RESEARCH PAPER
Feeding habits of the Asiatic red-bellied squirrel Callosciurus erythraeus introduced in Argentina
 
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1
Grupo de Ecología del Comportamiento Animal, IADIZA - CCT Mendoza
2
Ecología de Mamíferos Introducidos, Departamento de Ciencias Básicas, Instituto de Ecología y Desarrollo Sustentable, Universidad Nacional de Luján, Luján, Buenos Aires, Argentina
3
Centro Austral de Investigaciones Científicas – CONICET, Tierra del Fuego, Argentina
4
Instituto Multidisciplinario de Biología Vegetal –CONICET and Facultad de Ciencias Exactas, Físicas y Naturales, Universidad Nacional de Córdoba, Córdoba, Argentina
5
Instituto de Investigaciones en Biodiversidad y Medioambiente, Universidad Nacional de Comahue (INIBIOMA, UNCo–CONICET), Centro de Ecología Aplicada del Neuquén (CEAN), Junín de los Andes, Neuquén, Argentina
CORRESPONDING AUTHOR
Laura Guichón   

Instituto de Investigaciones en Biodiversidad y Medioambiente, Universidad Nacional de Comahue (INIBIOMA, UNCo–CONICET), Centro de Ecología Aplicada del Neuquén (CEAN), Junín de los Andes, Neuquén, Argentina
Online publish date: 2019-01-21
Publish date: 2018-12-14
 
Hystrix It. J. Mamm. 2018;29(2):223–228
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ABSTRACT
Knowledge of food habits of invasive species is necessary to predict invasion success and potential interactions in the invaded community. The Asiatic red-bellied squirrel Callosciurus erythraeus has been introduced in Asia, Europe and South America. We studied feeding habits of red-bellied squirrels in Argentina in two sites 600 km apart where wild populations have become established. We used both faecal microhistological analysis and behavioural records to describe diet composition and feeding habits. We also analysed diet selection and the potential role of the squirrels as seed disperser. Squirrels consumed items from 35 species of exotic trees and shrubs and one native tree species; fruits and seeds represented the bulk of the diet in all seasons (faeces analysis: >44%; behavioural observations: >38%). Squirrels also consumed epiphytic and climbing plants, ferns, invertebrates, fungi, lichens, mosses and bird eggs. Diet composition varied throughout the year according to food availability. We did not find evidence of endozoochoric dispersal but we observed squirrels carrying and dropping nuts and acorns during transport. The consumption of a wide range of food items and species, the ability to modify the diet according to food availability, and the capacity to hoard food indicate that feeding habits of red-bellied squirrels favour their invasive potential.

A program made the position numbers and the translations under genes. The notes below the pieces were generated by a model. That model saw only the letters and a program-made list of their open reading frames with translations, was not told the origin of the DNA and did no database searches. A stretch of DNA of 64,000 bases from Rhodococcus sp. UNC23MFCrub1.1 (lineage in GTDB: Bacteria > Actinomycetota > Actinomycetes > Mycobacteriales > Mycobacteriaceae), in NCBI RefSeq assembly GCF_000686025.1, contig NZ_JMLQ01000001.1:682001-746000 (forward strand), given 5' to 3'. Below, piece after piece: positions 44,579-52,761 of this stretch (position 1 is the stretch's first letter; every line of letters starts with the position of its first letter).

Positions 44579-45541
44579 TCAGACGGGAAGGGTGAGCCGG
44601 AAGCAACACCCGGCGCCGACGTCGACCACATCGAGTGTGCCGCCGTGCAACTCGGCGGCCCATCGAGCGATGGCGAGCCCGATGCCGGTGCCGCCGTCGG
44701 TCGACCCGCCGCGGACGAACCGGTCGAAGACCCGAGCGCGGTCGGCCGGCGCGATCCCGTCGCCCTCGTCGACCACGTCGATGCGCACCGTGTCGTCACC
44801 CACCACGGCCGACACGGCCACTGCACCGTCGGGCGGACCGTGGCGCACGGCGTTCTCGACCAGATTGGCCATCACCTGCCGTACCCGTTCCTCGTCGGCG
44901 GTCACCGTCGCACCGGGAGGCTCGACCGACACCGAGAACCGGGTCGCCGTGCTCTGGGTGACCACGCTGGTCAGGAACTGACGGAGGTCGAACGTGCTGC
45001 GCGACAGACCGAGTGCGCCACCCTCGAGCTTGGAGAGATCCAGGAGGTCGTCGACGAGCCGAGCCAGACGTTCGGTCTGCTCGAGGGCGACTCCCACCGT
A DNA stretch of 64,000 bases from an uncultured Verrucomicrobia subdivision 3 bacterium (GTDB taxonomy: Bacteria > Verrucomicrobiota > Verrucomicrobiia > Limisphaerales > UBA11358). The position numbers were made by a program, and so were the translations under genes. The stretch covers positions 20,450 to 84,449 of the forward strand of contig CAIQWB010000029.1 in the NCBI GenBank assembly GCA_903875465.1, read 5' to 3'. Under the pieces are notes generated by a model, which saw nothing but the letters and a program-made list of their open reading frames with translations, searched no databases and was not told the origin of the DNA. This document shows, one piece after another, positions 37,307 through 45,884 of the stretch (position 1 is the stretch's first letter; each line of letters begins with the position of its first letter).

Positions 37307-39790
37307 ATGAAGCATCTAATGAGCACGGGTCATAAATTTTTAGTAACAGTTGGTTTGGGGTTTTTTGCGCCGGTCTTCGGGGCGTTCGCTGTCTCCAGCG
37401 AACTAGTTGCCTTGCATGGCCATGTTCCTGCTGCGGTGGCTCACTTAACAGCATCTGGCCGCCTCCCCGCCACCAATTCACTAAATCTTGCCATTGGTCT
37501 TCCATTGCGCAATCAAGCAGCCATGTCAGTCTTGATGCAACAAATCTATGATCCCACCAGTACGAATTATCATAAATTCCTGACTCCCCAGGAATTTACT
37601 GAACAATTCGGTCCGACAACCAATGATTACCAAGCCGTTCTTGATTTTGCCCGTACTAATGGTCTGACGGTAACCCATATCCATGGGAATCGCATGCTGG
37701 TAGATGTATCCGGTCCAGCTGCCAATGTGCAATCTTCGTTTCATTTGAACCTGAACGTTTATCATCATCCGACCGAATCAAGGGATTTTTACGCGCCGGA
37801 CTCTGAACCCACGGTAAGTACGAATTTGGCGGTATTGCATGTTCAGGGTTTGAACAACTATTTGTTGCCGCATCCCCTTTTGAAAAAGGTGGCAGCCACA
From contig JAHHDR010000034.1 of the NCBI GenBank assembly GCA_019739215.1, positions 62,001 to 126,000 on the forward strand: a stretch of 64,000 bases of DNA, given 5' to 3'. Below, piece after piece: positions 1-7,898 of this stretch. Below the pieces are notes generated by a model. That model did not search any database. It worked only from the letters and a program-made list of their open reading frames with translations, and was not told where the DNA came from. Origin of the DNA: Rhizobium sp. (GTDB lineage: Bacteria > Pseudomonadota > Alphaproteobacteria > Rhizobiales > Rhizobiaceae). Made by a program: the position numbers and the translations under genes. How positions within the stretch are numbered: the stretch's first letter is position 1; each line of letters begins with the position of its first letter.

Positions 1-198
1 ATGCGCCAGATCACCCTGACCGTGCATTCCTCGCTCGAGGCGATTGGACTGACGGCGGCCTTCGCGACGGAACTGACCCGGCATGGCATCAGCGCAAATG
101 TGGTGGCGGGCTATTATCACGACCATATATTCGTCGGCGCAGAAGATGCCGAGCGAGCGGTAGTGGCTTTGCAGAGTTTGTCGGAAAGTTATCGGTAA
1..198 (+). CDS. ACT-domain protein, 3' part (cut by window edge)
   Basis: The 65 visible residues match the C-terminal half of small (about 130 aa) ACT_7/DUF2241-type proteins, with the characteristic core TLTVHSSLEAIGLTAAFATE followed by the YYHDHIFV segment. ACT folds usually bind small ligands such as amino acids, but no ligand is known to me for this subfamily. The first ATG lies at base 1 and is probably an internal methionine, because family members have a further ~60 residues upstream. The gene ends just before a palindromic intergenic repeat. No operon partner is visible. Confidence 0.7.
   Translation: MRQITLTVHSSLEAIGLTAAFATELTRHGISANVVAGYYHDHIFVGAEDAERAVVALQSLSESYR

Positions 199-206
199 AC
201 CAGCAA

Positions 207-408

eISSN:1825-5272
ISSN:0394-1914